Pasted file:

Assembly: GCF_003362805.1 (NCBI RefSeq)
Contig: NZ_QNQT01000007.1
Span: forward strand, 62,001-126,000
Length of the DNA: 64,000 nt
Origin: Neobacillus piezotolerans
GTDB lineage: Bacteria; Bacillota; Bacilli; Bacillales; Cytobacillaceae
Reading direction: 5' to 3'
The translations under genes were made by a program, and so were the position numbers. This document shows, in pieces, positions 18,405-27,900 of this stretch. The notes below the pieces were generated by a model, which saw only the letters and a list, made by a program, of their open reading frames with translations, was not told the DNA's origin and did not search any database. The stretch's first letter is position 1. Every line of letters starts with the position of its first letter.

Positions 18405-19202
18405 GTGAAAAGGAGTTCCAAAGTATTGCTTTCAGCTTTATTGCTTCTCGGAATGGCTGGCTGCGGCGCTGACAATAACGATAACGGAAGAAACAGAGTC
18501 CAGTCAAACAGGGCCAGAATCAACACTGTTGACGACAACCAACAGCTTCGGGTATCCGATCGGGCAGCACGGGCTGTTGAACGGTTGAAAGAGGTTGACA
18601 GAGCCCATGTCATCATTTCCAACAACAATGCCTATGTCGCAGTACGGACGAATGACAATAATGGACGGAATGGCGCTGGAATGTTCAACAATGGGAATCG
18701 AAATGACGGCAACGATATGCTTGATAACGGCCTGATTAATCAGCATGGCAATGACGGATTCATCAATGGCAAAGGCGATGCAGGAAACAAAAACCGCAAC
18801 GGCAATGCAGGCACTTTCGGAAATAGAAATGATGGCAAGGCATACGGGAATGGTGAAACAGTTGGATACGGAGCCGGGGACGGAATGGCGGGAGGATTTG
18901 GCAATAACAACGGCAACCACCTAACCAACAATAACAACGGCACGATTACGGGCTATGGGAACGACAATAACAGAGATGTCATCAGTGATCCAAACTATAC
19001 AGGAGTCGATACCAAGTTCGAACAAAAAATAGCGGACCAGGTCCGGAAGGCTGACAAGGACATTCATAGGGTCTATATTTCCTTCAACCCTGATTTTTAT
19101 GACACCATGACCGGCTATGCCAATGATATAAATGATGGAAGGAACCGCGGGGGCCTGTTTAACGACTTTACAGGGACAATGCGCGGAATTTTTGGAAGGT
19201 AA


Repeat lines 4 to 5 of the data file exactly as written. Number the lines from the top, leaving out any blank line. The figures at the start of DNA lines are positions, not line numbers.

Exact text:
Length of the DNA: 64,000 nt
Origin: Neobacillus piezotolerans